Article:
3 votes

Why can’t we accelerate a rotating object after some point?

This gets back to the original answer by Tigerguy. You have the maximum torque your legs can put out. You also have the maximum power your legs can put out (power = torque x rotational speed). But you ...
PatMc's user avatar
  • 109
3 votes

Effect of Earth's rotation on moving vehicles

The answer to the effects of Earth's rotation of moving vehicles: First, Earth doesn't rotate at a rate of 460 m/s. In fact, m/s is not the unit for the angular speed. It's like using Liters for mass. ...
Sina Atalay's user avatar
2 votes

How does 2nd gear create more thrust than 1st gear?

I think that you've totally missed the limiting factor - maximum engine speed. The 1st gear has a maximum velocity value after which you can’t accelerate more. No, it's the engine RPM is limited. ...
Transistor's user avatar
  • 10.6k
2 votes

Why can’t we accelerate a rotating object after some point?

This would work if input power could handle infinite speeds. On a bicycle, your legs limit how fast you can pedal and the power you can input to the system. Motors have speed limits as well. The ...
Tiger Guy's user avatar
  • 6,803
2 votes

Changing the relative equilibrium position for a 2-mass spring-mass system

At equilibrium $\ddot{r}_2=0,\ \dot{r}_2=0$. So, from the second equation, $$r_2-r_1 = \frac{m_2 g \cos\theta}{K_{12}}$$ For positive values of $m, g, \cos\theta, K_{12}$, $r_2 > r_1$. i.e. mass #2 ...
AJN's user avatar
  • 1,039
2 votes

Calculating velocity of two different weight in a system with spring

The total energy of the system is $T=4 g\ \frac{2(200)}{1000}+2\ (3 g)\ \frac{ 500}{1000}=\frac{23 \ g}{5}=\frac{1127}{25}$ At a value $\theta$, the position of the $4 \ kg $ mass is $\{p_{x1},p_{y1}\}...
Suba Thomas's user avatar
  • 1,971
1 vote

Keeping a cardholder hanging from a lanyard always facing the same side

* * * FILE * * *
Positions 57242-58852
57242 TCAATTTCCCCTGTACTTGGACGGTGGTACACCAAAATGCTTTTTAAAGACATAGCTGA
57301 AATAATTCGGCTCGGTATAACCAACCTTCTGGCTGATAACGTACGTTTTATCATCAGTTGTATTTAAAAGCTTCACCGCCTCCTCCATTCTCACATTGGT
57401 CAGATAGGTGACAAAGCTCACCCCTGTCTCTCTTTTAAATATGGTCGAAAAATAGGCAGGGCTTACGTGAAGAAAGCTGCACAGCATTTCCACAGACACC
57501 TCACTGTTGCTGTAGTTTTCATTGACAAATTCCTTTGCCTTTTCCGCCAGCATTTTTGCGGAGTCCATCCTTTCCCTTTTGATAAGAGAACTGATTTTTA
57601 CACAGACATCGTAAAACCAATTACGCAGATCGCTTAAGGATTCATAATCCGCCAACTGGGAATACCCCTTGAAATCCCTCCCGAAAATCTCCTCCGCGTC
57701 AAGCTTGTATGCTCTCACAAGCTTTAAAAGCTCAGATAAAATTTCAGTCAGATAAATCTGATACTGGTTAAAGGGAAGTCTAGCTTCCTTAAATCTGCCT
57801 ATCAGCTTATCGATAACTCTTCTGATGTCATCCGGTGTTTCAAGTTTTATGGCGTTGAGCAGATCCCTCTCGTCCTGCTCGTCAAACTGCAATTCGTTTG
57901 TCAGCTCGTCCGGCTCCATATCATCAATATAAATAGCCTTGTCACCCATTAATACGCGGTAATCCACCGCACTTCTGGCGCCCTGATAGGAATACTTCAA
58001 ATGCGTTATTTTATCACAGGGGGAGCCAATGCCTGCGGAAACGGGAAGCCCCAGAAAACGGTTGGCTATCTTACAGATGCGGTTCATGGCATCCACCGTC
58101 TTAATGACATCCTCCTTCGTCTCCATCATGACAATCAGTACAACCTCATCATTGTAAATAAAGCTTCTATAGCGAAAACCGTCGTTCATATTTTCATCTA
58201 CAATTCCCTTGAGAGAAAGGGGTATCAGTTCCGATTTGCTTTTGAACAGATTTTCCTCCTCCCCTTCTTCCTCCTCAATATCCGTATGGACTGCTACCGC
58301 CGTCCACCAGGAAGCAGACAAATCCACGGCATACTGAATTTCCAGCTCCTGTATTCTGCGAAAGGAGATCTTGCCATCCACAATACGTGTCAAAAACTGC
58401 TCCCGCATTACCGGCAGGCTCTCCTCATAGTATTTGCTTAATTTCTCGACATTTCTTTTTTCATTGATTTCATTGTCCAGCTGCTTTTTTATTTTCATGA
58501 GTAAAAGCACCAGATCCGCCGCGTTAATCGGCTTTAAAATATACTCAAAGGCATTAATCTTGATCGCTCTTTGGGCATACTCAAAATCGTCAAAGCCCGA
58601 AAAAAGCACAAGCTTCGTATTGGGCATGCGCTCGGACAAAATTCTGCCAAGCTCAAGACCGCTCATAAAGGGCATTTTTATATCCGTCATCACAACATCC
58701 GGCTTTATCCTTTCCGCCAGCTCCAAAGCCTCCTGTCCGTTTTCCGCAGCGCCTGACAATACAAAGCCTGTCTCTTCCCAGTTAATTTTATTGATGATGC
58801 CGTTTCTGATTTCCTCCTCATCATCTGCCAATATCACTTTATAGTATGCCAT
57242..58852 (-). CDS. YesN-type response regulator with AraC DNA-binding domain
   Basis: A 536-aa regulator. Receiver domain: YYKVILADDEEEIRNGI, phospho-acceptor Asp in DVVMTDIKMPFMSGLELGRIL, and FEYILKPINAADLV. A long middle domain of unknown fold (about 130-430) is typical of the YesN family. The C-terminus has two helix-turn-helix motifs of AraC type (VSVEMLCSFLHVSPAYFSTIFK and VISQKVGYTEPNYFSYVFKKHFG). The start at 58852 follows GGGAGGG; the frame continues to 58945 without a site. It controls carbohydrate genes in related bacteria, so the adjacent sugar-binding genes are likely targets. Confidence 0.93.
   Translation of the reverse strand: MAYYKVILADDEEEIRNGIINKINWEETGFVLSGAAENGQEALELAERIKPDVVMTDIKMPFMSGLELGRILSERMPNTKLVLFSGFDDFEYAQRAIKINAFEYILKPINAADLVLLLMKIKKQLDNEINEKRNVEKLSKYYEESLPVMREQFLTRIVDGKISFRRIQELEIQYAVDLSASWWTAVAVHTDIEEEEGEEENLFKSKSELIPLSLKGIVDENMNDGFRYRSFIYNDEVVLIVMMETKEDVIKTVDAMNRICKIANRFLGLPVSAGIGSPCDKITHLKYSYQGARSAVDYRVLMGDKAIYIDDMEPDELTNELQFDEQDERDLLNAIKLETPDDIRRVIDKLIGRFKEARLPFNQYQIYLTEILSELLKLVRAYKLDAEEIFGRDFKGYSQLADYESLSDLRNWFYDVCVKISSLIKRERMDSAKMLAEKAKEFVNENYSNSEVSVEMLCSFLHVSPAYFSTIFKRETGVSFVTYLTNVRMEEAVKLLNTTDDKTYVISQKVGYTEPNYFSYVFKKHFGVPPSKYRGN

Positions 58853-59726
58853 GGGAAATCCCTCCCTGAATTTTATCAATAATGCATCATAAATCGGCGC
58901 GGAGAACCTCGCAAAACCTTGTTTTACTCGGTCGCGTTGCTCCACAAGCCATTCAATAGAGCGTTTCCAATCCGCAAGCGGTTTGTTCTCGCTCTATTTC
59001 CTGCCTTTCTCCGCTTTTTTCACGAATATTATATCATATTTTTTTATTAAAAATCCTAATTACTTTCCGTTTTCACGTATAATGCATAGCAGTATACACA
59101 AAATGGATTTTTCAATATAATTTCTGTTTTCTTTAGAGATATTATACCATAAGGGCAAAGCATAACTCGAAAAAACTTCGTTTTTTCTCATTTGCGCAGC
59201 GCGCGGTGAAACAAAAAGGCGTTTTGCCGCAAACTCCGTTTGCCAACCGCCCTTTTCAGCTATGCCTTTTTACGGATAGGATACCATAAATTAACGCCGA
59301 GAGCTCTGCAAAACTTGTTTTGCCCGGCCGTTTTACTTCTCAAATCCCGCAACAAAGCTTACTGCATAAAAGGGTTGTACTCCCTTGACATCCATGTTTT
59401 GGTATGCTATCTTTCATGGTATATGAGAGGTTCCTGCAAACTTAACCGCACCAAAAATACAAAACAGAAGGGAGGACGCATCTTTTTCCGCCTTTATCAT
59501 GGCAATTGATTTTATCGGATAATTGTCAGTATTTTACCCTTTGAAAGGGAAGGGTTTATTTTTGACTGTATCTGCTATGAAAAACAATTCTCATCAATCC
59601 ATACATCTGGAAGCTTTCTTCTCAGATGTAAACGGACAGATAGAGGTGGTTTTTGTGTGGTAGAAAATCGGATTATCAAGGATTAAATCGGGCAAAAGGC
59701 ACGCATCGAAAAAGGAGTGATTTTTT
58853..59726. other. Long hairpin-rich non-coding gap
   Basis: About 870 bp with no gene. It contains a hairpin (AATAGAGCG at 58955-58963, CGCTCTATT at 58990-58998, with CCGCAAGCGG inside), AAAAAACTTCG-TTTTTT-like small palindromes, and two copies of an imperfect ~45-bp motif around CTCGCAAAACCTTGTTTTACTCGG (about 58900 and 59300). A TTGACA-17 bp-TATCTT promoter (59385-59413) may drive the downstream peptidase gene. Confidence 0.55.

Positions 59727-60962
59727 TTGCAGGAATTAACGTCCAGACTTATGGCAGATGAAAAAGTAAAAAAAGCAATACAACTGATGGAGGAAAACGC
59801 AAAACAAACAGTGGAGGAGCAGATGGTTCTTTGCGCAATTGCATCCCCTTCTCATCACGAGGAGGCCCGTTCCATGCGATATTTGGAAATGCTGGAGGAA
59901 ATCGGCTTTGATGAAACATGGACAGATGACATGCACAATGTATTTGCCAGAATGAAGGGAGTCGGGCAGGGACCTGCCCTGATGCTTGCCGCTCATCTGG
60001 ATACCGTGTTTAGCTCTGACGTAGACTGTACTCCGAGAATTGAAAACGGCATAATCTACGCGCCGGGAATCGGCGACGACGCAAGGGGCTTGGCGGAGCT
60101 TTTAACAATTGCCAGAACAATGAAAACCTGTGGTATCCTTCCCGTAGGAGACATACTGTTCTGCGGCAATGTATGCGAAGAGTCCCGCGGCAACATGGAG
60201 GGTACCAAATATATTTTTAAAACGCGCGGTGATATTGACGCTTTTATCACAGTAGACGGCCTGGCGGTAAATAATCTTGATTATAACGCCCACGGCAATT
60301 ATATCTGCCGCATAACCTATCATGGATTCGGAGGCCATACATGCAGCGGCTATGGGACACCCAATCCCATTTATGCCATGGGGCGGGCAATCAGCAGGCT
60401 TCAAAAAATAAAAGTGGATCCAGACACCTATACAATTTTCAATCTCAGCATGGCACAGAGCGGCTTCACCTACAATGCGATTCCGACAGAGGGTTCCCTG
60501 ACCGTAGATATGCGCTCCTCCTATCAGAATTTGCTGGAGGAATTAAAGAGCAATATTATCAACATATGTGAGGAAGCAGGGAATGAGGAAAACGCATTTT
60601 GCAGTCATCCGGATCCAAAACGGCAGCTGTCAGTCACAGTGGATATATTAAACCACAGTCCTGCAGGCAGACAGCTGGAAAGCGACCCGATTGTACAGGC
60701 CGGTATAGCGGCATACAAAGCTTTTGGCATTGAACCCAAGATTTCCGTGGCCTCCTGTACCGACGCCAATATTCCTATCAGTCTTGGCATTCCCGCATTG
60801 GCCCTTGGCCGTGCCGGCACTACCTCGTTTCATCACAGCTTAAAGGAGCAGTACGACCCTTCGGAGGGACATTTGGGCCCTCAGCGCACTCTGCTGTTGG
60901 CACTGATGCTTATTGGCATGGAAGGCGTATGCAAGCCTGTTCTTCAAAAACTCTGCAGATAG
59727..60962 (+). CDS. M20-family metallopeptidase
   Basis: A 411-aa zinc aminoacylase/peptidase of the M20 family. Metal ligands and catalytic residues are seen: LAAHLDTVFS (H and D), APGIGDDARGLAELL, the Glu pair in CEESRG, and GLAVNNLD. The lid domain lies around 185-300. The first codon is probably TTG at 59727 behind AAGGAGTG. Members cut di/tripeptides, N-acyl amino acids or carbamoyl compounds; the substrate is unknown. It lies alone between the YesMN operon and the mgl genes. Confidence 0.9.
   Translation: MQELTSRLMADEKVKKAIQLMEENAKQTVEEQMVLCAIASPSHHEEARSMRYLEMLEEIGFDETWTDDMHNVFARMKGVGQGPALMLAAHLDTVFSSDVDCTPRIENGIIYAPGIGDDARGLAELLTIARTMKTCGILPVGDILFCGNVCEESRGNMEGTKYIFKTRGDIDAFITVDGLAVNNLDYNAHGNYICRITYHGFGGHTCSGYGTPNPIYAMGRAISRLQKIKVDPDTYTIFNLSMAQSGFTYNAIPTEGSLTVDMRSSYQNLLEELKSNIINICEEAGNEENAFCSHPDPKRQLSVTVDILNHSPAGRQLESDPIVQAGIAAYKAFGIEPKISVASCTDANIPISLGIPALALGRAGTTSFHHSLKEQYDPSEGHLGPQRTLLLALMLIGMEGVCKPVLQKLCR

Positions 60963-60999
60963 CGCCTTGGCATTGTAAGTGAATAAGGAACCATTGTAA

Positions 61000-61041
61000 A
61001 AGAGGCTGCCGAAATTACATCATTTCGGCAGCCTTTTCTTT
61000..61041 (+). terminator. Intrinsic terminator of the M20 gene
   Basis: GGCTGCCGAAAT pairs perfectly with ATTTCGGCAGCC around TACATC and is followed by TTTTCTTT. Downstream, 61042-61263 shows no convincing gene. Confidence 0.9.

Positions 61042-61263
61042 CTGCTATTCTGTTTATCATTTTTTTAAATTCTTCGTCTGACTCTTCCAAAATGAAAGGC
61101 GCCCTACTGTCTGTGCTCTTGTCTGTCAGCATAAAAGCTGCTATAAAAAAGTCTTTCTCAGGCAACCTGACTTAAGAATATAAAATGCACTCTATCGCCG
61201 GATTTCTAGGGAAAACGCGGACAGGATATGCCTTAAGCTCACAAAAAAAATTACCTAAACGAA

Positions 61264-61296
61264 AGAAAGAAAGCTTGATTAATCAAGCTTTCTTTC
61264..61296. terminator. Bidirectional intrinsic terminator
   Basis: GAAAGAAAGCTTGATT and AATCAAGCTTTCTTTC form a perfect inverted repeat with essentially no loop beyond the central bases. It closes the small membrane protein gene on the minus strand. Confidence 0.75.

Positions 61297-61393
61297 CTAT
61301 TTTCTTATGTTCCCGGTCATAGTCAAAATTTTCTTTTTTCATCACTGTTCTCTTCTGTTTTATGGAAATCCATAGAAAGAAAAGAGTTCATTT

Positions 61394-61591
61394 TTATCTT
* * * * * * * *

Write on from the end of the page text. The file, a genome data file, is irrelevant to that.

If the cardholder can be attached to the lanyard at both corners rather than at one point in the middle then it will tend to straighten out. Alternatively a piece of self-adhesive Velcro (hook side) ...
Transistor's user avatar
  • 10.6k
1 vote

Jitter Experienced by Spacecraft from Reaction Wheel Imbalances

In the real system you can assume that the presence of reaction wheels means that you can model the angular velocity and pointing angle as being the intended value, plus errors. If you're only ...
TimWescott's user avatar
  • 2,522
1 vote

Distributed load on a slope/axle

Net force and torque I assume $T_1$ and $T_2$ denote tension forces in the belt. From the outside perspective, only $T_1$ and $T_2$ and their respective directions should be relevant. They will ...
Tomáš Létal's user avatar
1 vote

Distributed load on a slope/axle

If you want to calculate the resultant force due to a variable distrubuted load on a generic profile, you can follow this line of reasoning (if you're not interested in the reasoning, scroll to the ...
RocketScience's user avatar
1 vote

How to calculate the centripetal force along a cartesian axis?

let's say your centripetal vector is rotating with an angular speed of $$\omega= \alpha t $$ $\alpha =$ angular acceleration Let's say the instantaneous x and y of the vector on a frame aligned with ...
kamran's user avatar
  • 22.2k
1 vote

How does 2nd gear create more thrust than 1st gear?

The torque an engine can produce depends on the RPM of the engine. The torque it can produce actually decreases after a certain point. See e.g. the graphs on the bottom of this page: While ...
Chris_abc's user avatar
  • 759

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